it's nice to play a more serious action adventure oozing with that cool factor. A game packed with so much love and care you can't help but fall in love with it. My only complaint is that the game is far TOO easy, with the multitude of energy tanks available and what have you. But it's not a big enough knock to flag the game. My other minor pet peeve is the annoying wall jump, AKA the triangle jump. They aren't as easy and smooth to execute as I would have liked. It's no wonder Nintendo discarded the wall jump in later Metroid games. Thankfully, there's only ONE section in this game where the wall jump is required. Other than those two very minor flaws, there are so many great things going for this game. The control is incredibly crisp, and the gameplay is a wonderful concoction of awe, joy and discovery. Each time you grab a new beam, item, or suit, the game's incredibly intricate design expands before you and you love every second of it. Samus is an agile sucker, firing in all directions, swinging from cliff to cliff (once you've nabbed the grappling beam anyhow), hell, she can even kneel!  The previous Metroid games did not have this feature and it gives Samus more range. This is simply gaming at its best and makes you wonder why more games aren't like this!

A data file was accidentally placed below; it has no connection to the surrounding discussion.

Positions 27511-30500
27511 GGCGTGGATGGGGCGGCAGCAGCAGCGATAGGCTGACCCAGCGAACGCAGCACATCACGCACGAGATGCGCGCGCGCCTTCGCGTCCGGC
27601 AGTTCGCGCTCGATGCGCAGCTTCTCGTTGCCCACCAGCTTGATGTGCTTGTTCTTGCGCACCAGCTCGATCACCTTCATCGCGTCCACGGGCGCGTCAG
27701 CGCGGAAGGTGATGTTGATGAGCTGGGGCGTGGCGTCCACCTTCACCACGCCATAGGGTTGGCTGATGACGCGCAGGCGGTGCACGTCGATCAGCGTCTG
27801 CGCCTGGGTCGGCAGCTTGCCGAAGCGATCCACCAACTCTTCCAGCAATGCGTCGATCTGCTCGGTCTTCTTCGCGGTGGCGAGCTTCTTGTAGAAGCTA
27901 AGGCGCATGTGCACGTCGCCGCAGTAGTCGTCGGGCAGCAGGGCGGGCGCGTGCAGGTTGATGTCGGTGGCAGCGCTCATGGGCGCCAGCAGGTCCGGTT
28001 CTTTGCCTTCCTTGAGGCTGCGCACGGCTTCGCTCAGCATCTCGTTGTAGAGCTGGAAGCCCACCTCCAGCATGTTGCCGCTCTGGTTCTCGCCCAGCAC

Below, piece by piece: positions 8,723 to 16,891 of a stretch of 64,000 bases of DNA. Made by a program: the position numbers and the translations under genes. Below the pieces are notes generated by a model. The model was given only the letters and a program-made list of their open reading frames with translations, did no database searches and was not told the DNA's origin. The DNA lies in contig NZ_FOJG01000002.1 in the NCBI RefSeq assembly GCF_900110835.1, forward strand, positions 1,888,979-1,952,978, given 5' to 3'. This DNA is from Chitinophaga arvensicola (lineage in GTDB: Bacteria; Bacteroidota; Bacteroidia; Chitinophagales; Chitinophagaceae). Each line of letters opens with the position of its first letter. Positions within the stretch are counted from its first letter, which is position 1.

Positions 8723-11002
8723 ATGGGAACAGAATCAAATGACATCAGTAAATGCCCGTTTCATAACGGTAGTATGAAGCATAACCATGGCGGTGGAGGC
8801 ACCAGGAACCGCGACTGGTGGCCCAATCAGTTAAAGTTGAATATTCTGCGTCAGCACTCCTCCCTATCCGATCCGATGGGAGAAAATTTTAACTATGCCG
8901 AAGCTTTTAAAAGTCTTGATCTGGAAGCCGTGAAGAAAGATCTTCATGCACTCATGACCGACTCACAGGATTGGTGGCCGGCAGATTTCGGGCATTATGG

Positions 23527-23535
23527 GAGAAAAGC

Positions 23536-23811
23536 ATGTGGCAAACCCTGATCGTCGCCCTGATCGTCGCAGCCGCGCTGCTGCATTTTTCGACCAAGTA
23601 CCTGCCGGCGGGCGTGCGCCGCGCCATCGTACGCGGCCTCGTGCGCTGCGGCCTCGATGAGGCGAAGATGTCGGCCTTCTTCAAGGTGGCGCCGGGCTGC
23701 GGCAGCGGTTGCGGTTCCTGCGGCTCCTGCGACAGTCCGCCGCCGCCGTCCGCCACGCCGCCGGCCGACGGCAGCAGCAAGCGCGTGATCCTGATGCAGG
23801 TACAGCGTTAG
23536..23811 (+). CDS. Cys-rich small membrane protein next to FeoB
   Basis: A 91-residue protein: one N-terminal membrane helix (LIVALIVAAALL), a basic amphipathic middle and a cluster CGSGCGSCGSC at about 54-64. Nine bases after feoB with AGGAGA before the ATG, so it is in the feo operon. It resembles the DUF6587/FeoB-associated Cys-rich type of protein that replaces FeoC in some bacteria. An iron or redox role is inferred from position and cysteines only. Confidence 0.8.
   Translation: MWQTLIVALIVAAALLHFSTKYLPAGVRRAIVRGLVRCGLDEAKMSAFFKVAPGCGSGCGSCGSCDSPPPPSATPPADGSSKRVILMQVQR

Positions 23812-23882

I finished Super Metroid a week after I started (Saturday 2/3/07 through Saturday 2/10/07). It was one of the greatest games I ever played, and I can't believe it took 13 years for me to finally sit down and play through this. If you haven't played it yet, STOP EVERYTHING YOU'RE DOING AND GO DO SO NOW!


If you own a Super Nintendo, it's a requirement. Don't have one?  This is reason enough to get one!



Graphics: 9
Sound: 10
Gameplay: 10
Longevity: 9






Overall: 10

PLATINUM AWARD

Pound for pound maybe the best Super Nintendo game ever. Certainly in the running, anyhow. Blends a wonderful sense of sci-fi adventure, action, mystery and good ole fashion fun. If you haven't beaten the game yet, yer flippin' mad. Kudos, Nintendo. Kudos